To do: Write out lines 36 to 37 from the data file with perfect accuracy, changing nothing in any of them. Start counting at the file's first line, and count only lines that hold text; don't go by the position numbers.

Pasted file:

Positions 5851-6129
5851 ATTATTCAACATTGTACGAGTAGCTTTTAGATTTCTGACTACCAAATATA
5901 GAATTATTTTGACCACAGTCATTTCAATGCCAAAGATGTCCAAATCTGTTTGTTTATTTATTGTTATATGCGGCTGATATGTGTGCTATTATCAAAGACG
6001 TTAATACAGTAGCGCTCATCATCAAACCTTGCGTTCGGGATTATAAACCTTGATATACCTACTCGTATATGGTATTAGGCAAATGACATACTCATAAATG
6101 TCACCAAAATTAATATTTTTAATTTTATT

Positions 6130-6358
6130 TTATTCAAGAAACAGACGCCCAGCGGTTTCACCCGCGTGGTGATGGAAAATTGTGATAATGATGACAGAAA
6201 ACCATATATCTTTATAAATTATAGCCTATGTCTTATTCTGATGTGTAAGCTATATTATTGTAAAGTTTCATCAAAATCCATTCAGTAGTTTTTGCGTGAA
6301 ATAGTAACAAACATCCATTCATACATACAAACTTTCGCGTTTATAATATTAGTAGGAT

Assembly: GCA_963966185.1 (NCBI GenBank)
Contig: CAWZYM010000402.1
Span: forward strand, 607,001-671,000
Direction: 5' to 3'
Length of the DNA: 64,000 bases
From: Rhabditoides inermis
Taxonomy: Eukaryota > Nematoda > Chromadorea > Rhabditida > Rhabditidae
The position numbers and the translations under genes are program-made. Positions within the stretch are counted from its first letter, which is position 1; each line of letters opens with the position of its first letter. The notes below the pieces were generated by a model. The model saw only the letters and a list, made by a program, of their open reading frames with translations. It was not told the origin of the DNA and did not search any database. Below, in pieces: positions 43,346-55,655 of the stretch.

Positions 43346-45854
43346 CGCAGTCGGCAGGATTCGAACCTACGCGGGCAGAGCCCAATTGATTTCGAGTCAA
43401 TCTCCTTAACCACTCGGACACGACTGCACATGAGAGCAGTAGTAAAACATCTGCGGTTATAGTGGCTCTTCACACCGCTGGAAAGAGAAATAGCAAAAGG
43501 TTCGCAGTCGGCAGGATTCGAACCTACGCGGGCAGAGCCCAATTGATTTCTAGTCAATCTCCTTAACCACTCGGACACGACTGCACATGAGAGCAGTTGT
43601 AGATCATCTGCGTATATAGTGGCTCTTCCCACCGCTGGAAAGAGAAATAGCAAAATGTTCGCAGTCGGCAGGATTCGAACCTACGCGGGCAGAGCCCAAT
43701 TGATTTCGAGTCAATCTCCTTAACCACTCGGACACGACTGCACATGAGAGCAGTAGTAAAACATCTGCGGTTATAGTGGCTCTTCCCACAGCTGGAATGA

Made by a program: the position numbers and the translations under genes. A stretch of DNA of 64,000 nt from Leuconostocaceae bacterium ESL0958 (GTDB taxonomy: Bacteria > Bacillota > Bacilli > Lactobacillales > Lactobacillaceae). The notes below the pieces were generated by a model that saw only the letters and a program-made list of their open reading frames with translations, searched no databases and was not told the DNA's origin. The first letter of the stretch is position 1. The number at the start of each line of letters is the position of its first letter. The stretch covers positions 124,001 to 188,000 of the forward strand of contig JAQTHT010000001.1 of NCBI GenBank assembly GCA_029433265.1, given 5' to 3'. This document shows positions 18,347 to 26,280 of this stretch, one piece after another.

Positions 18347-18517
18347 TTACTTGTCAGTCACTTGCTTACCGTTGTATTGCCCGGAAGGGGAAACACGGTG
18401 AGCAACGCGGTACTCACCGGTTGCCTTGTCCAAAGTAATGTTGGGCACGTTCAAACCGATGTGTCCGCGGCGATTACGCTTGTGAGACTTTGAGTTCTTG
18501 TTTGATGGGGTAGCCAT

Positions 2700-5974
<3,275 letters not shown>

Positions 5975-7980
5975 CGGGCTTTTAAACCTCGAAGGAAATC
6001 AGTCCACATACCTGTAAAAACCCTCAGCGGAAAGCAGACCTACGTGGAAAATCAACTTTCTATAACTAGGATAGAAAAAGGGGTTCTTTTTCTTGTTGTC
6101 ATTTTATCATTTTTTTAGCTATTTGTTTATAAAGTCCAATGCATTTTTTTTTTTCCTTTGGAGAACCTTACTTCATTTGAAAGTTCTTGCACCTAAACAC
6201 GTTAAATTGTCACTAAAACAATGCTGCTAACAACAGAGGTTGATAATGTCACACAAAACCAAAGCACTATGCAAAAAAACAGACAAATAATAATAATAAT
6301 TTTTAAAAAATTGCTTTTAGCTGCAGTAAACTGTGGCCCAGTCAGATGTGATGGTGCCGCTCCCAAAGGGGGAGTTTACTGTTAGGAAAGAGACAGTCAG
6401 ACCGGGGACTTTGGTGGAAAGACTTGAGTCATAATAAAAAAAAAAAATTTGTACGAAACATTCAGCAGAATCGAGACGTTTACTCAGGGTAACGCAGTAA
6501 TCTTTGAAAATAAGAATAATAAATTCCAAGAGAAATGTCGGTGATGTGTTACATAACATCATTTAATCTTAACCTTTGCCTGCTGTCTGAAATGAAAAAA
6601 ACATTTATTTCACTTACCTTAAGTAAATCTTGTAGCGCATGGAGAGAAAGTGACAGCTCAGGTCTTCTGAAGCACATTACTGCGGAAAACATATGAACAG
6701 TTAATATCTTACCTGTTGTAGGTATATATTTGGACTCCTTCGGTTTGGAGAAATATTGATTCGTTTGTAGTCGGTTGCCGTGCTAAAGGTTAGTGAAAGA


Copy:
6301 TTTTAAAAAATTGCTTTTAGCTGCAGTAAACTGTGGCCCAGTCAGATGTGATGGTGCCGCTCCCAAAGGGGGAGTTTACTGTTAGGAAAGAGACAGTCAG
6401 ACCGGGGACTTTGGTGGAAAGACTTGAGTCATAATAAAAAAAAAAAATTTGTACGAAACATTCAGCAGAATCGAGACGTTTACTCAGGGTAACGCAGTAA